Notice, in closing, vv. 12-13

12  For now we see in a mirror dimly, but then face to face; now I know in part, but then I will know fully just as I also have been fully known.

13  But now faith, hope, love, abide these three; but the greatest of these is love.

Notice the adverb “now.” That is, in Paul’s own time (“now”), they see in a mirror dimly. But, when the mature prophecy comes (“then”), “face to face.” Isn’t this magnificent! The complete revelation of God’s eternal gospel revealed for us all to see as if we were unhindered in our gaze (look at Ephesians 3:9-11; the church is the steward of this gospel, which is the content of the completed prophetic Word). We see face to face with God’s true, full, complete, prophecy in our day! In our day, we can know fully, even as fully as we are known by those who see us face to face. But, for Paul’s time, until the mature, complete, full, revelation of God comes (which we know to be the Word of God-2 Timothy 3:16-17), they will remain in the edifying power of truth exhibited through “faith, hope, and love…but the greatest of these is love.” Love is the more excellent way to minister the words of Christ to one another, not so-called gifts of the miraculous.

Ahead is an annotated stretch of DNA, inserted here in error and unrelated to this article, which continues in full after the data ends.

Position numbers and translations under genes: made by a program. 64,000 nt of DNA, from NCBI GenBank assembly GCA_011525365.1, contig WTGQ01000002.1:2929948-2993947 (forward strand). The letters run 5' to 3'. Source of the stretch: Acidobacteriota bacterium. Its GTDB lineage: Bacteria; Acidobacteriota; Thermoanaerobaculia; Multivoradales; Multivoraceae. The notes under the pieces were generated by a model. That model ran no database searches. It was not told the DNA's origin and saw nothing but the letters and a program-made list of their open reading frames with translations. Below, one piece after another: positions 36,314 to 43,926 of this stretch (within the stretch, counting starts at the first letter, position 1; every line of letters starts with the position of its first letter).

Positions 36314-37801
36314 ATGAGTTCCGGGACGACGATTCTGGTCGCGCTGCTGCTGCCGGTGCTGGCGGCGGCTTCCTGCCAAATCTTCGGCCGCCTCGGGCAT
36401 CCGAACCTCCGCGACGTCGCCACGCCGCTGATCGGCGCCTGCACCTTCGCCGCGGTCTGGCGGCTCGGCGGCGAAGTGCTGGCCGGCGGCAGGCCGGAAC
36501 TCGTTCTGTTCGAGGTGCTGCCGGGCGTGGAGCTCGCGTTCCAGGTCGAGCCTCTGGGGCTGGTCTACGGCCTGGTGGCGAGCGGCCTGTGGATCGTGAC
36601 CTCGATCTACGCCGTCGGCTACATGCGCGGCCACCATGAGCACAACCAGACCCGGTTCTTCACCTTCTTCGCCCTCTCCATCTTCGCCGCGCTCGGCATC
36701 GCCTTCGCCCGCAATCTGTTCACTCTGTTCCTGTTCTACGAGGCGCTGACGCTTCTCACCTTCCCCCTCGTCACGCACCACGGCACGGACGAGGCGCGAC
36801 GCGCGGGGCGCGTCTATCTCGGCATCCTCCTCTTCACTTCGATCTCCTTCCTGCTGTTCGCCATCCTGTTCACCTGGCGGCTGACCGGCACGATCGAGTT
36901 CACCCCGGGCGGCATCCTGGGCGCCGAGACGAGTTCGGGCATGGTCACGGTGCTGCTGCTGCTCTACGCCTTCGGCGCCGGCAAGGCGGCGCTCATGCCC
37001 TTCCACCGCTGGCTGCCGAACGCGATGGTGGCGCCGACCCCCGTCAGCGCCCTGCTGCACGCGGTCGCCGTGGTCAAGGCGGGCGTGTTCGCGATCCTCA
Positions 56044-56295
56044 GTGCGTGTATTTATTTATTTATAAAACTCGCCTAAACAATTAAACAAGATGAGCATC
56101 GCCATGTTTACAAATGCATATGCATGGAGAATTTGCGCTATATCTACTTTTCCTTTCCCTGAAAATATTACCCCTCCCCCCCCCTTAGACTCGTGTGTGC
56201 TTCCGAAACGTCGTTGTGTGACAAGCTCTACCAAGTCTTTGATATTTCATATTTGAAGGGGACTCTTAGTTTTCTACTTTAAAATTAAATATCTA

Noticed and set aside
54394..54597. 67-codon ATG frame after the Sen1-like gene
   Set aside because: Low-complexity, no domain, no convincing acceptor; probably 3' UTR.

Conclusion

So, Paul has taught us that clearly the usefulness of the revelatory gifts will be removed. They will be rendered useless. For those who are seeking for them, they will not find them. They are chasing the wind. Their use in the church is no more. Their function in the church, which served for a time for a sign for unbelievers (especially unbelieving Jews), and edification for believers (1 Corinthians 14:4-5), has been replaced with the completed, canonized, enscripturated breath of God-the Bible.